Troy Jollimore


What are birds, what can they be if not
objectified thoughts? That scarlet tanager 
an idea about beauty, that American redstart 
the memory of a hotel on the Oregon 
coast, where you stayed for three days, while the things 
you thought you’d understood fell to pieces around you … 

The black-capped chickadee is native to most
of North America, and everywhere its song 
is the same. Everywhere, that is, except 
on Martha’s Vineyard. The black-capped chickadees 
of Martha’s Vineyard sing the standard 
black-capped chickadee song: hey sweetie, 
hey sweetie –but they sing, as well, a pair 
of variations: sweetie hey, sweetie hey, 
and soweetie-sweetie, soweetie-sweetie. 
Recordings exist and can be consulted. 
As for explanations, the human 
researchers who study these things
assure us that they are forthcoming.

First you learn to cause pain, then the task is to learn
to live with having caused pain. There are places
where the mind is permitted to wander unleashed,
and you learn, over time, where the gates are, who keeps them,
under what conditions you will be allowed 
to pass unobstructed. You learn the dialects
of rivers, which gestures in which territories
are taken as insults. Knowledge is stored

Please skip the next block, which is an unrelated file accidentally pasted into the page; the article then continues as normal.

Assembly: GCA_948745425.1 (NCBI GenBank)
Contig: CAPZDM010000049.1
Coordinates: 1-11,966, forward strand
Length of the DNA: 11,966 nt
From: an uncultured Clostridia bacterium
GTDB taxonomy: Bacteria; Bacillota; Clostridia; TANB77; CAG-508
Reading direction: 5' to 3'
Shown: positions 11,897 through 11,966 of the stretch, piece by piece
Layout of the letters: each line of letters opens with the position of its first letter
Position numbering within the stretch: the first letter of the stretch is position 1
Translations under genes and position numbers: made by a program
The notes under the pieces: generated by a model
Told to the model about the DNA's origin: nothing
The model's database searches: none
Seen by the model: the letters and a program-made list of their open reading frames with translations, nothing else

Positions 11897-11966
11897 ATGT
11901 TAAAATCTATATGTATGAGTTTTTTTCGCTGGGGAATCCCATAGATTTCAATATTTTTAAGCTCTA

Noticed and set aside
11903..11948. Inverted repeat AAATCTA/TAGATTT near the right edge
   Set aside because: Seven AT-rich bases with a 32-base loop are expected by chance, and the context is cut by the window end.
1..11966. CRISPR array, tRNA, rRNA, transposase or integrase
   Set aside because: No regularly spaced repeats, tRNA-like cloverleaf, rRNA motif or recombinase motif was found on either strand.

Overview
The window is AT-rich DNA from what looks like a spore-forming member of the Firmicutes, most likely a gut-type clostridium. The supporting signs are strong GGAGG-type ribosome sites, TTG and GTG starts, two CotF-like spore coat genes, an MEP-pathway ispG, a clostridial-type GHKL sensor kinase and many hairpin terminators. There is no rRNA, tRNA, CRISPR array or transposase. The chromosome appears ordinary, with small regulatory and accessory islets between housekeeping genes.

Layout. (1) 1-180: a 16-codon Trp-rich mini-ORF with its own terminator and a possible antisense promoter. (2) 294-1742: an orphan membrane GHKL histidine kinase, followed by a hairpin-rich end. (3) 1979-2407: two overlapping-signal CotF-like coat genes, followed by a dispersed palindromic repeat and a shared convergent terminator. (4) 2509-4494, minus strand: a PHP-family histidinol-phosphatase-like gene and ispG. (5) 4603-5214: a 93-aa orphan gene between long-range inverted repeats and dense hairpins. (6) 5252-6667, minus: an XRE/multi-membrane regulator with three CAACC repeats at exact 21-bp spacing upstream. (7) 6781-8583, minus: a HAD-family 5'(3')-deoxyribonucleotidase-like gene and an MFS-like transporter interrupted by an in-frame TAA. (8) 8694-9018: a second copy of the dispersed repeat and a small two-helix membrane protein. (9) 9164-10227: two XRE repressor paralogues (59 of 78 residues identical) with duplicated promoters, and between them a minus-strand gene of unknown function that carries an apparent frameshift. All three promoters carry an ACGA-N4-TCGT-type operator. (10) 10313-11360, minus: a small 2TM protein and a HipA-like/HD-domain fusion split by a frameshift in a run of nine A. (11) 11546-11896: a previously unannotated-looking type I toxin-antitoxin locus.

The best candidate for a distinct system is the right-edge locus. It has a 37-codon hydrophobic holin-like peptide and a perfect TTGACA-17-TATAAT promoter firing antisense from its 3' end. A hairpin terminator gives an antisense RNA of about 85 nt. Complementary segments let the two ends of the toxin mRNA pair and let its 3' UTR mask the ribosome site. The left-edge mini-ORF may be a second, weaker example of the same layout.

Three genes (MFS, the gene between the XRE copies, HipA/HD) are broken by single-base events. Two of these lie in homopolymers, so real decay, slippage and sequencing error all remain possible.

in the brain in folds of tissue, as is
the memory of your first lover’s face,
the melody line of “Someone to Watch
Over Me,” and your opinion as to which
of the dozen or so versions of that song
you have heard is the sweetest, the most beautiful,
the most haunting. Though of course your opinion 
is subject to change, to a minor rearrangement 
of the tissues, one that might be caused 
by a shower of petals, an oddly placed word 
in an argument with a friend, or happening 
to hear that song on the radio 
while driving while cruising the stations or in 
a quiet, slightly musty Parisian café  
that you ducked into only to try to escape from
the spatter of rain that came out of the sky
with no warning, from nowhere at all. Sweetie, hey.

The nightingale, Pliny writes, is “the only 
bird the notes of which are modulated 
according to the strict principles 
of musical  science.” Each one, he goes on
to tell us, has its own repertoire 
of songs, deployed in the musical battles 
they conduct against one another. “The vanquished one 
frequently perishes in the contest, 
and would rather yield its life than its song.”

The part of me that would like to believe this
has taken to walking the creekside trails
late in the evening, when the darkening sky 
turns shade after deepening shade of blue, 
hoping to meet, by chance, if chance 
is the word, the twilit part of you 
that would also like to believe this, which 
is also the part, if I’m not mistaken, 
that wishes it could love something, anything, 
with the same unembarrassed rush of passion 
the dying nightingale feels for its song. 
The part of you that stood in the open 
doorway in a white dress and said 
You can talk about love all you like, you’re a poet.
You’d rather sing about it than live through it.

What I know is this: when you are done learning 
how to cause pain, which you never are, 
you learn how not to, which you never do.

And what I know is this: early this morning, 
in the branches of my neighbor’s oleander, 
I saw a spot of flame, a spark-red 
northern cardinal, out of place 
and out of season. Surely, my love,
that has to count for something.